Thursday, 16 June 2011

Beer output by Irish region in 1849

Part three: Ireland. I find this stuff fascinating. Pieceng together the pattern of the mid-19th century brewing.

There's one big surprise in this table. See if you can spot it:

Estimated beer output in Ireland, year ending October 1849
Collections Bushels of malt consumed estimated output (barrels) % of output
Athlone 3,346 1,673.0 0.28%
Bandon 18,911 9,455.5 1.57%
Belfast 42,720 21,360.0 3.55%
Birr 16,122 8,061.0 1.34%
Coleraine 13,430 6,715.0 1.11%
Cork 197,932 98,966.0 16.43%
Drogheda 77,080 38,540.0 6.40%
Foxford 11,138 5,569.0 0.92%
Galway 8,772 4,386.0 0.73%
Limerick 9,627 4,813.5 0.80%
Londonderry 12,770 6,385.0 1.06%
Naas 30,809 15,404.5 2.56%
Newry 34,632 17,316.0 2.87%
Sligo 8,694 4,347.0 0.72%
Waterford 58,420 29,210.0 4.85%
Wexford 39,976 19,988.0 3.32%
Dublin 620,496 310,248.0 51.50%
total 1,204,875 602,437.5 100.00%

"Statistics of British commerce" by Braithwaite Poole, 1852, page 5.

Unsurprisingly, Dublin comes out on top. Guinness had already started its ascent to world mega-stardom. And Cork, whose two large Porter breweries were almost as famous as Guinness.

But look at Belfast. Producing just over 20,000 barrels of beer. That's shockingly low, considering its size. And that it was the only Irish town to have industrialised. I wonder why that is? Were they imposting beer from England or Scotland?

There's one last part coming up. Where I compare the three countries: England, Scotland and Ireland.


Oblivious said...

Presbyterian scotch/Irish Temperance in ulster?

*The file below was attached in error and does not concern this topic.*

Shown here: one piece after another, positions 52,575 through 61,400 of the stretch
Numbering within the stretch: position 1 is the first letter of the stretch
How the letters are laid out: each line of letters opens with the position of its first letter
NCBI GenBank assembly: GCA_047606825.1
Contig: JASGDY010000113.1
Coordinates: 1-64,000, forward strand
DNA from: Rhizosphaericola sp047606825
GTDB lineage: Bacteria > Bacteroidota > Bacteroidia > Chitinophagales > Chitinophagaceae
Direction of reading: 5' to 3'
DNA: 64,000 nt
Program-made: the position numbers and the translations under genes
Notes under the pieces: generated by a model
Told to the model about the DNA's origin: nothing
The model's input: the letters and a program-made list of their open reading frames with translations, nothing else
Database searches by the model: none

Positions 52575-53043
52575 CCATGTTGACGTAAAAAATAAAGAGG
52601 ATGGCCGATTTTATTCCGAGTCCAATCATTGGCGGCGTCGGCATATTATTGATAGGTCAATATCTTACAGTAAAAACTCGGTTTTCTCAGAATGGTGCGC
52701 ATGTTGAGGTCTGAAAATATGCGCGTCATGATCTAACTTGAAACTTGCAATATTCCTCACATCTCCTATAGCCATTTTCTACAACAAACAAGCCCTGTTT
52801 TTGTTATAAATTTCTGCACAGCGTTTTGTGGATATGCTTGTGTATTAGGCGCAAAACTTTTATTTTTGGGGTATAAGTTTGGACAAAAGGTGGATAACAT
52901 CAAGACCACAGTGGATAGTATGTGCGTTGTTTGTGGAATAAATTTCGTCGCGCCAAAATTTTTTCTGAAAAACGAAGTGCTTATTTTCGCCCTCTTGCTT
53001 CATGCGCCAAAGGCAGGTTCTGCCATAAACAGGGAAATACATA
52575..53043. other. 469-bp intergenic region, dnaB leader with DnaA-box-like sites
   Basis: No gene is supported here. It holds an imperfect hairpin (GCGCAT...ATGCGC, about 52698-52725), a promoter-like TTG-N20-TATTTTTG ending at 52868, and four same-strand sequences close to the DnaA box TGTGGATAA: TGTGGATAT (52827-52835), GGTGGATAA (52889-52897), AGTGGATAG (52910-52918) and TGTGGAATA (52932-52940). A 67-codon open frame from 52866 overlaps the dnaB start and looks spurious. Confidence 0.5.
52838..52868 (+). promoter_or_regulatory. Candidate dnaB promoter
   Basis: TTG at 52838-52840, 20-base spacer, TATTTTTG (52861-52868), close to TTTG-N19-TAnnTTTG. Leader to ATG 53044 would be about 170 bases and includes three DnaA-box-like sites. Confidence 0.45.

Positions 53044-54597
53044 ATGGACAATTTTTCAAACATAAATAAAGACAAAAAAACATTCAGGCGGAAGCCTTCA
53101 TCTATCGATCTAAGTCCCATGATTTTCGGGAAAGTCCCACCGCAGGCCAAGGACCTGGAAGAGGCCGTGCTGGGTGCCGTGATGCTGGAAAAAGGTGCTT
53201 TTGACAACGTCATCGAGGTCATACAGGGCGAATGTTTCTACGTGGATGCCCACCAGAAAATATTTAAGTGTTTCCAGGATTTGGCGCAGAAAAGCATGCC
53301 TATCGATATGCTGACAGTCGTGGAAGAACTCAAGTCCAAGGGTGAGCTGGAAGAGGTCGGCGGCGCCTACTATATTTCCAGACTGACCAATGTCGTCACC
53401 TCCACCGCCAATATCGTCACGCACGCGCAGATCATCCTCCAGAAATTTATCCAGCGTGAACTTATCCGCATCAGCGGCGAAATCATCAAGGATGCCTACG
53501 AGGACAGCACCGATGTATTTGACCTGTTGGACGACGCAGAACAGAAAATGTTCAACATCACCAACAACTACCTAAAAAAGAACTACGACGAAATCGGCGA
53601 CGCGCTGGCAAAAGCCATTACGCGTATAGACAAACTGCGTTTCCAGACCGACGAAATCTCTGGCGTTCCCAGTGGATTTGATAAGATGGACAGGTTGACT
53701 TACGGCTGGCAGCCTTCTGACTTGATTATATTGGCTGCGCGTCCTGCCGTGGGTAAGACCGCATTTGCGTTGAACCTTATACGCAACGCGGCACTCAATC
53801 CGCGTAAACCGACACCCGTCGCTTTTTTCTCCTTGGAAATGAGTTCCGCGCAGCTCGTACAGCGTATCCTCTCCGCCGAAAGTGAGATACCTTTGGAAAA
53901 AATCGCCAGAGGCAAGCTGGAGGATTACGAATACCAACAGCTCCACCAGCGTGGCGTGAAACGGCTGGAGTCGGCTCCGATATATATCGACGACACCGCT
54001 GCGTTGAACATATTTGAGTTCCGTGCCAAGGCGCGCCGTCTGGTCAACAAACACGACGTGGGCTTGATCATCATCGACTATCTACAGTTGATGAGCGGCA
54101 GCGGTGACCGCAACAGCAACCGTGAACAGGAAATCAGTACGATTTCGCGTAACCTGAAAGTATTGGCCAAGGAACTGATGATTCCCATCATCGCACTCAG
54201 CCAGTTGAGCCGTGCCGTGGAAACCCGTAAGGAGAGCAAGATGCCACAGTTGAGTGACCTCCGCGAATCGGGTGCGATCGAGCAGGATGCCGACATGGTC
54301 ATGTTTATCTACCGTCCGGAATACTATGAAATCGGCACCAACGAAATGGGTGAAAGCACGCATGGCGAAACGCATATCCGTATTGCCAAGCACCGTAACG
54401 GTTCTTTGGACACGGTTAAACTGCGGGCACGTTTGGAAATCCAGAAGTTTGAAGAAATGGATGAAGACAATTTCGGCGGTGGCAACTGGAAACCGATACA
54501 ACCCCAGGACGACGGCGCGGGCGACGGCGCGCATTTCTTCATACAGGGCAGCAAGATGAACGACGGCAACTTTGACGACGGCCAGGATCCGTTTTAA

Oblivious said...

An Happy Bloomsday to Ron

Matt said...

Any idea what the brewery in Foxford was? Some of my Irish ancestors came from there, it would be interesting to know what they drank.

Reuben Gray - TaleOfAle said...

I was wondering why Enniscorthy was not listed but then realised that Letts only opened in 1864.

Interesting about Athlone though, I figured there would be a brewery but was not sure.

I don't think Belfast ever did have much in the way of a brewing heritage. They were too busy building unsinkable sinking ships! Even today the closest brewery to Belfast is Hilden which is near Lisburn.

The Beer Nut said...

What size was Belfast in 1849? Industrial Belfast is a product of the late-19th century. Harland & Wolff wasn't founded until 1861 and the town didn't get city status until 1888.

And sure wasn't it full of tee-total presbyterians.

dyranian said...

Foxford a small town in Co. Mayo totally at odds with the rest of the country.

Thomas Barnes said...

@ Ron. Doing some research to try to figure out which breweries were where in Ireland, I found this book:

Ireland: Industrial and Agricultural; Department of Agricultural and Technical Education for Ireland, 1902

Search for "Brewing In Ireland"

It looks to be loaded with crunchy, numbery goodness regarding the Irish brewing trade ca. 1900, although the writer is a bit confused about some aspects of the brewing process.

Ron Pattinson said...

Beer Nut, Belfast had a population of 100,000 in 1851. So already a substantial town.

Oblivious said...

Ron would it be possible to normalize the out put to the relevant populations?

it may make the situation a bit clearer

The Beer Nut said...

Ron, then the prods are the only explanation.

Thomas, I went and had a look at that book a while back and have some notes from it if you're interested.

There's also some broad research we did on the breweries of Ireland written up here.

Ron Pattinson said...

Beer Nut, I think I own a copy of the book. I'll have to check.

Those prods, eh? What a bunch of miserable bastards.

Ron Pattinson said...

Oblivious, wait for the final post in the series. That might make things clearer.

Oblivious said...

"Those prods, eh? What a bunch of miserable bastards."

A they did give us Hillbilly's and a large part of the southerns US history